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Journal of Physical Chemistry & Biophysics
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Descriptor-based Fitting of Structurally Diverse LPA1 Inhibitors into a Single predictive Mathematical Model

OlaposiIdowu Omotuyi* and Hiroshi Ueda
Department of Molecular Pharmacology and Neuroscience, Nagasaki University Graduate School of Biomedical Sciences, 852-8521, Nagasaki, Japan
Corresponding Author : Omotuyi IO
Department of Molecular Pharmacology and Neuroscience
Nagasaki University Graduate School of Biomedical Sciences
852-8521, Nagasaki, Japan
E-mail: [email protected]
Received May 31, 2013; Accepted July 26, 2013; Published July 29, 2013
Citation: Omotuyi O, Ueda H (2013) Descriptor-based Fitting of Structurally Diverse LPA1 Inhibitors into a Single predictive Mathematical Model. J Phys Chem Biophys 3:121. doi: 10.4172/2161-0398.1000121
Copyright: © 2013 Omotuyi O, et al. This is an open-access article distributed under the terms of the Creative Commons Attribution License, which permits unrestricted use, distribution, and reproduction in any medium, provided the original author and source are credited.

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Abstract

120 structurally diverse compounds previously reported as LPA1 inhibitors have been used to derive a
mathematical model based on their descriptors. The pre- and post-cross-validated correlation coefficient (R2) is 0.79168
(RMSE=0.61459) and 0.70939 (RMSE=0.72938) respectively. Principal component analysis (PCA) was also used to
reduce the dimension and linearly transform the raw data. PCA results showed that nine (9) principal components
sufficiently accounts for more than 98% of the variance of the dataset with a fitting mathematical equation. Our model
accurately predicted ~86% of the compounds tested regardless of their structural diversities.

Keywords
LPA1; Antagonists; Mathematical model; PCA; Descriptors
Introduction
In situations where protein X-ray structure or related structures for template-based homology modeling are unavailable for structurebased virtual screening, computational methods for drug design rely principally on ligand-based approaches. Ligand-based approach depends on at least one known active compound; which serves as the query for searching library of compounds using predefined molecular descriptor parameters [1,2]. Three categories of chemical descriptors have been characterized till date; physical properties descriptors (1D-descriptor), molecular topology and pharmacophore descriptors (2D-descriptors) and geometrical descriptors (3D-descriptors, often requires prior knowledge of target protein binding-pocket) [3-5]. When there are multiple bioactive compounds for a given target, quantitative structure activity relationships (QSARs) method is more beneficial. QSAR method provides predictive mathematical model for biological activities using statistical clustering of multiple descriptors variables [6,7]. We sought to derive a mathematical equation from minimal set of ligand descriptors for set of Lysophosphatidic acid receptor (LPA1) inhibitors. With this equation, we hope to accurately predict the activity of a test set and hopefully used in ligand-based virtual screening for new high-affinity LPA1 antagonists.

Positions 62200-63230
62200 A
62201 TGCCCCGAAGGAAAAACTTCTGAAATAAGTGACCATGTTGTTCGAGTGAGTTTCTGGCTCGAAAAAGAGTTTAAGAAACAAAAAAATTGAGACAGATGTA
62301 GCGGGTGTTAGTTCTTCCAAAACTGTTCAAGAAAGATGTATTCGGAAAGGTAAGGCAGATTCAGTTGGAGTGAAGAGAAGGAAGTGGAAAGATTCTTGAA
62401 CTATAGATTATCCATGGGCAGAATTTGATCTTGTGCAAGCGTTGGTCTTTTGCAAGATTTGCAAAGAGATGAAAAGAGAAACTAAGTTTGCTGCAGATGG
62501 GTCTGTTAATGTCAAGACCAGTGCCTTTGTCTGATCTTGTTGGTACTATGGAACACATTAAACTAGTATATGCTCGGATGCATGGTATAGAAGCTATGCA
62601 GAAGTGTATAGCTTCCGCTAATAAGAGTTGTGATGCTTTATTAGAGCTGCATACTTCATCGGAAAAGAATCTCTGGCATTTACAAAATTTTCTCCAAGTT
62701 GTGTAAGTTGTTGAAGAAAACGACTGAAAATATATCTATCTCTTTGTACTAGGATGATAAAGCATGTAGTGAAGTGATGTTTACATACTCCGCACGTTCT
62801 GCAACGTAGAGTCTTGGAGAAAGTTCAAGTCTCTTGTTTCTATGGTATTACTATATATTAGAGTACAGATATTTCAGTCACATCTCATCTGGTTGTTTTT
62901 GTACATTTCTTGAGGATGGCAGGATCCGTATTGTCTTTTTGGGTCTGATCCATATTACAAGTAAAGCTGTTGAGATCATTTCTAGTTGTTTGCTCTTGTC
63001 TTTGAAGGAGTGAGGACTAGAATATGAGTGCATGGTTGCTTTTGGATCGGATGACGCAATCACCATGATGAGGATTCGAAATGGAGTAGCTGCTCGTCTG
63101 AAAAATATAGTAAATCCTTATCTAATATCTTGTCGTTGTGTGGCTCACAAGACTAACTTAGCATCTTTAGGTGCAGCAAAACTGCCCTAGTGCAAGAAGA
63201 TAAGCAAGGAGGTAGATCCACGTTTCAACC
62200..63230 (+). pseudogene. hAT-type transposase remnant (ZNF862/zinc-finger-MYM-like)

Materials and Methods
Here, using Molecular Operating Environment (MOE) [8], multiple descriptors (SlogP (SlogP_VSA0-6), SMR (SMR_VSA0-4), a_acc, ASA, E_stb, a_hyd, and Kier (Kier1-2, KierA1-2)) [8] have been generated for training set of compounds (CHEMBL3819) in order to establish a mathematical equation to model LPA1 inhibition (antagonism). PCA analysis was also conducted to determine the principle components of the equation using scientific vector language (SVL) programming built into the MOE.
Results and Discussion
First, The IC-50 values of 134 unique entries (LPA1 inhibitors) from ChemBL database (CHEMBL3819) were converted to Gibb’s free energy of binding using Cheng-Prusoff equation [9] {Equation1} at S<<<Km {Equation 2} approximation at 298K.
                                                                                                                                                 (1)
                                                                     (2)
The library was randomly and unbiasedly grouped OCHEM server [10] into the training (120 compounds, Supplementary Figure 1) and test (14 compounds) sets. The training set was initially fitted using partial least square (PLS) method into all Chemical descriptors implemented in MOE [8]. The descriptors were pruned in order of their relative importance until a mathematical model (Equation 3) was obtained.